Then we asked our students to think about the best kinds of quiet they have experienced. They had so many wonderful ideas including things like lost in a good book quiet, waking up before everyone else quiet, playing your favorite video game quiet, watching your favorite cartoon on television quiet…  They wrote their best kind of quiet on an index card before the end of the day.

Today to help us think about sorting and categories we read Shoes, Shoes, Shoes by Ann Morris–a book about shoes from around the world used for a variety of purposes.  We thought about the categories our shoes fit into…and the ways they cross categories: school shoes, running shoes, playing shoes…  And then, in groups of four students shared their best kinds of quiet and thought about ways to group their “bests” into categories.  We asked each group of four to try to find 2 categories that their 4 index cards would fit.  They came up with lots of categories: electronics quiet, family quiet, in-the-zone quiet, playing quiet, learning quiet…

And as a class we were able to narrow their categories down to four that we will use to create a class graph of our best kinds of quiet tomorrow.  Can’t wait to see what the data tells us!

What’s your best kind of quiet?

Neverwhere and more: a book(s) review

In the last few weeks I read two books written by Neil Gaiman.  I finished Neverwhere last night and read The Ocean at the End of the Lane a few weeks before that.  I read Coraline a few years ago…and remembering some picture books I bought last year, I reread The Wolves in the Walls and The Day I Swapped My Dad for Two Goldfish today.  In some ways I’m surprised that I like these books, they are a little bit fantasy with some parable-type qualities woven in.

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So what do I read, you might ask?  That question seems to become more and more complicated.  If you follow me on Goodreads you may notice that I have binged on several YA series.  I’ve read the Hunger Games series followed by a number of dystopian novels including Blood Red RoadDivergent and InsurgentThe Water Wars, and the Maze Runner series (that was not my favorite series).  I’ve also read some series more in the fantasy category including The Secrets of the Immortal Nicholas FlamelThe Mortal Instruments (City of Bones…), The Infernal Devices, and Graceling Realm.  Interspersed were murder mysteries by Gillian Flynn and Danish author Jussi Adler-Olsen…and then there were the 4000+ pages of The Game of Thrones (haven’t gotten to A Dance with Dragons yet).  I’ve also read other odds and ends, novels and plenty of books for kids, especially graphic novels for the younger crowd.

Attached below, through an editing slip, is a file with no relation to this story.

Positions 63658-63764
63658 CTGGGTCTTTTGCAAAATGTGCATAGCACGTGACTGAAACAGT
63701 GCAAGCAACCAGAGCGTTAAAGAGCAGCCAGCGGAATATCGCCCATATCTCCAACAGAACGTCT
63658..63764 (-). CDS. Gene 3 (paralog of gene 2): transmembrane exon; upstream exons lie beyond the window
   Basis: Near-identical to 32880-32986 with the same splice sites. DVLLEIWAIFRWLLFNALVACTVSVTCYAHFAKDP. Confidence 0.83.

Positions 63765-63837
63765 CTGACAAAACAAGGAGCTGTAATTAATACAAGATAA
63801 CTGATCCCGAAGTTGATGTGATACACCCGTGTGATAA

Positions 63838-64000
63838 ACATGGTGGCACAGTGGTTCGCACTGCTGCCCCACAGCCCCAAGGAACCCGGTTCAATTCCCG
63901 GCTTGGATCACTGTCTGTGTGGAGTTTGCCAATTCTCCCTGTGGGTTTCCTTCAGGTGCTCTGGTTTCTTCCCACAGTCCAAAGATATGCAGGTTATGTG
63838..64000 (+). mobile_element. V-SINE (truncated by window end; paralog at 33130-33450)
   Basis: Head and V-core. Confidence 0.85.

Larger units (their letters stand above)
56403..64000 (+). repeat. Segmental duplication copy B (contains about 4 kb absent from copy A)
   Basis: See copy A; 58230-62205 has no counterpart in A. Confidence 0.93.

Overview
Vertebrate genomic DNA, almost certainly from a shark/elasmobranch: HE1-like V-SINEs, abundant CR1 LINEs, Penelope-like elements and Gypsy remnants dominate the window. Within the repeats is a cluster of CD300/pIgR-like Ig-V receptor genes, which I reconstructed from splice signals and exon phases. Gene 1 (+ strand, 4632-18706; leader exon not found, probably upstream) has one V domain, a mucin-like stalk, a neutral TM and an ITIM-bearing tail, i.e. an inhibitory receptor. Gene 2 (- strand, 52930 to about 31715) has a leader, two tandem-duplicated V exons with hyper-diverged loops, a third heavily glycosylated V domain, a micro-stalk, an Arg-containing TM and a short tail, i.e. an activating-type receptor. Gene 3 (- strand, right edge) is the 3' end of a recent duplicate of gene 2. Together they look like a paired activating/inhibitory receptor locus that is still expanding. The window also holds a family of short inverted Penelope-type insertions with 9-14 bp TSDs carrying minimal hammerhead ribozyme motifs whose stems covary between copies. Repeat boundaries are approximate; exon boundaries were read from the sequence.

But back to Neverwhere.  I read a lot.  Fiction and non-fiction, fantasy, mystery, realistic fiction, historical fiction and everything in between.  And some books stay with me longer than others. I liked Neverwhere.  Some reviewer described it as an urban fairytale.  In some ways I think that most of Gaiman’s books are fairytales of sort…maybe in the Grimm tradition.  When I think of Richard (of Neverwhere) and the unnamed narrator in The Ocean at the End of the Lane, they are both those anti-heroes who learn powerful life lessons as they interact with supernatural beings from somewhere other than the world of humans that you and I live most of our lives in. They are flawed, often seen as weak pushover types as the story begins.  They find their strength in unusual ways.

These are stories about overcoming difficulties…in many cases difficulties that the adults around them just don’t get.  When I think about Gaiman’s books I find myself thinking about the qualities of grit and resilience that we look to cultivate in our students…and that teachers need too in our current educational climate.   Neverwhere is a story about trusting your gut, learning from close observation, and hanging in there even when the going gets tough and things are scary.  It’s about feeling invisible and doing what is right anyway and finally about realizing that what you thought you needed and wanted for your life might not really be what you were looking for.

Gaiman’s books are richly layered, both readable and complex.  There are books for kids (The Wolves in the Walls and The Day I Swapped My Dad for Two Goldfish), for older kids (Coraline) and stories for adults.  And I haven’t read them all yet.  I think The Graveyard Book is up next for me.  What’s your favorite Gaiman book?  What else do you recommend?